British Foreign Minister William Hague signed a memorandum of understanding with Israel’s Minister of Science, Technology and Space, Yaakov Peri, yesterday, cementing the scientific cooperation between the two countries:
In a ceremony at the Hebrew University on Thursday, attended by British Ambassador to Israel Matthew Gould, the ministers inked the document that sets out five priority areas of science cooperation between the UK and Israel: advanced materials and nano-technology; agri-sciences with a focus on water; neuroscience; space research; technology; and regenerative medicine. “Both the UK and Israel are scientific superpowers, and many of our universities and academics are already doing tremendous work together,” Hague said.
The ceremony was framed as a repudiation of fringe efforts to boycott and divest from Israel:
Minister for Science, Technology and Space Yaakov Peri said: “Despite the fact that there are people in British academia who call to boycott Israel, the British government shows that it acknowledges the importance of scientific collaboration with Israel and is interested in expanding our co-operation on our path to excellence”.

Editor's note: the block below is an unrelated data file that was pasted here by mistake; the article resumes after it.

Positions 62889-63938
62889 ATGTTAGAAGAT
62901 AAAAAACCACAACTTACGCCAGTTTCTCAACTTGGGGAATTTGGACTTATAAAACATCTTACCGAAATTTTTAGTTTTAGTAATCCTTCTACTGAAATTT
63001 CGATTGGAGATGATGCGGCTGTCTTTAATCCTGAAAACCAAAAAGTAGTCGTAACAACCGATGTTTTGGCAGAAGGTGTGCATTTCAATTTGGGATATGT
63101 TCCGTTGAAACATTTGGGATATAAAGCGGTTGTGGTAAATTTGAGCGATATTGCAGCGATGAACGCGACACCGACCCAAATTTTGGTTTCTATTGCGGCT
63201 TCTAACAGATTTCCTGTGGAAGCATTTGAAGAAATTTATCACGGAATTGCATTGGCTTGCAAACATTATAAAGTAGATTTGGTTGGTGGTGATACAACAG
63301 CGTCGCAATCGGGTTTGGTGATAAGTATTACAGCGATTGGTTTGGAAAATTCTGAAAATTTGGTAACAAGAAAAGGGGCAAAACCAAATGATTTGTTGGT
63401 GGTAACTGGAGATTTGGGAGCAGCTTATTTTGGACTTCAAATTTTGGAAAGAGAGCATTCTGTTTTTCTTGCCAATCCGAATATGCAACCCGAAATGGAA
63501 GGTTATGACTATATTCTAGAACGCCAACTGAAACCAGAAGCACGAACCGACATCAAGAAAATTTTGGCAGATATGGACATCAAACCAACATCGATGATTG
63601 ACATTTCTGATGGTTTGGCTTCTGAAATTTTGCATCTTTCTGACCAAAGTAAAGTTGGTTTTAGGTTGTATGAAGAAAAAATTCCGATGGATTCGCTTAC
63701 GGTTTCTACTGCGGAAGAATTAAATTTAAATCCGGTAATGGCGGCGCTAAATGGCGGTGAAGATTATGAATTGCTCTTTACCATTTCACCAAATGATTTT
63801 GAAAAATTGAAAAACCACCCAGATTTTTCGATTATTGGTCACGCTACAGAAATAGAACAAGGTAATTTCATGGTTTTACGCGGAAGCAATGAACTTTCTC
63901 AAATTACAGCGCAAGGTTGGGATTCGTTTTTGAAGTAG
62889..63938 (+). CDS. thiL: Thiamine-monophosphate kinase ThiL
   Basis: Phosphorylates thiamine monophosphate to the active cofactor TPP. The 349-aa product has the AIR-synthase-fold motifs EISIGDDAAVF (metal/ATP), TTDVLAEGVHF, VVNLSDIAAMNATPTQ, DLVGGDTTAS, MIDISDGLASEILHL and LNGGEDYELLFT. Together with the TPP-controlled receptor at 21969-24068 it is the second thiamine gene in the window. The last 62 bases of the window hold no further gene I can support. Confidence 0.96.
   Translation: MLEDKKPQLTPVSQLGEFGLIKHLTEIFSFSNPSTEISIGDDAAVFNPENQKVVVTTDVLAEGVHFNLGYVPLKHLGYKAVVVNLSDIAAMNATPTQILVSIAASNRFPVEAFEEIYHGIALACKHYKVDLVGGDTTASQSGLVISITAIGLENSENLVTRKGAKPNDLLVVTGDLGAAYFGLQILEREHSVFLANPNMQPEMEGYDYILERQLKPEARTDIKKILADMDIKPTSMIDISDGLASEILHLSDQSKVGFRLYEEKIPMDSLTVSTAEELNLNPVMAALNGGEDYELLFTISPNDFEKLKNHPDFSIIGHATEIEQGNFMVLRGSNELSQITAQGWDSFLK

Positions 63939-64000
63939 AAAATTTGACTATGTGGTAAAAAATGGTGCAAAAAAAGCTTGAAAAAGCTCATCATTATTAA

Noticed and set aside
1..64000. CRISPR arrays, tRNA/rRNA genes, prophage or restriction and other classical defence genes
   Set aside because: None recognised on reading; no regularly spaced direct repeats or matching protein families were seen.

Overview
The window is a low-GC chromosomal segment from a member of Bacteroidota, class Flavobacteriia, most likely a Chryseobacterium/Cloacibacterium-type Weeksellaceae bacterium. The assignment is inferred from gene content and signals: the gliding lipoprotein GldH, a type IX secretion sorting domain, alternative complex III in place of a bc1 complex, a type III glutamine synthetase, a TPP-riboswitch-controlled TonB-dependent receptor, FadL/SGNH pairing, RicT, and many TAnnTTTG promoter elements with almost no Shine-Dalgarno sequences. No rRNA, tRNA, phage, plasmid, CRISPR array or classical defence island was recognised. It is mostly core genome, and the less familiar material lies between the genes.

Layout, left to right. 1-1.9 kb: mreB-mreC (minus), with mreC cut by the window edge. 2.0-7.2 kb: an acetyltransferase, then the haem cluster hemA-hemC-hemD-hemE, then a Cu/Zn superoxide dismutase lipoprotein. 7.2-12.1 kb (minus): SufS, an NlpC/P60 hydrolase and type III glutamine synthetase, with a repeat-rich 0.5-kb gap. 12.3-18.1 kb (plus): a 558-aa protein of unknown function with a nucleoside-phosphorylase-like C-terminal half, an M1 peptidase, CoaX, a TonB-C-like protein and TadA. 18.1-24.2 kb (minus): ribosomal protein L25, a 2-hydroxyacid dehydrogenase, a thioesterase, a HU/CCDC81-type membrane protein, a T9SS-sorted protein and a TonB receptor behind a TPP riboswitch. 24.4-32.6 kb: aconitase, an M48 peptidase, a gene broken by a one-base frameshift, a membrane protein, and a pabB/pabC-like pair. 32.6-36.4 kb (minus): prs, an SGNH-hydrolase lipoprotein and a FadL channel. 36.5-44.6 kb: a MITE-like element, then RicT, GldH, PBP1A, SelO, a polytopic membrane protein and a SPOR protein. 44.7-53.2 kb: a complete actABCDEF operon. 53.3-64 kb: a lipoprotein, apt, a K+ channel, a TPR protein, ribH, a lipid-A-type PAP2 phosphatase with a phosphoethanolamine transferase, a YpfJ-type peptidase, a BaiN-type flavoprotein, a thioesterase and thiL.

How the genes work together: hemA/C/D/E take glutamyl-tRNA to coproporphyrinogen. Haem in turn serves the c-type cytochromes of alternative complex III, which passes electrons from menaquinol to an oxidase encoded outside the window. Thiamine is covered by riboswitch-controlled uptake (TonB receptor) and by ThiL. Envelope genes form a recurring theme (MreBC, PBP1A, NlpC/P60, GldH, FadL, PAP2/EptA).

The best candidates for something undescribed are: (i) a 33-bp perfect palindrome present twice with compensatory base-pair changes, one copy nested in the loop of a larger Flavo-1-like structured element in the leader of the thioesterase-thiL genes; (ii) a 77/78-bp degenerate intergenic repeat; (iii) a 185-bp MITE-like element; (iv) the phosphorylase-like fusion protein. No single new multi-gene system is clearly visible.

The ceremony also acknowledged the progress of BIRAX – Britain Israel Research Academic Exchange – and confirmed 30 new BIRAX fellowships. Earlier this year BIRAX announced a major five year grant in support of stem cell research.
Evaluating efforts to boycott Israel last month, National Post Managing Editor for Comment Jonathan Kay declared that it had “accomplished less than nothing” and described why:
From the slogans emitted by BDS champions (including, at times, Canada’s own Naomi Klein), one would think that BDS was on the cusp of bringing Israel to its knees. Yet since 2004 — the period corresponding to the lifespan of the BDS movement — Israel’s economy generally has been booming, especially in the areas of telecommunications, computer technology, aviation, specialty medical equipment, military hardware and natural gas.
Kay specifically called attention to the gap between fringe student and activist organizations, which have in isolated cases passed boycott calls, and institutions actually empowered to set trade and science policies.
[Photo: UK in Israel / Flickr]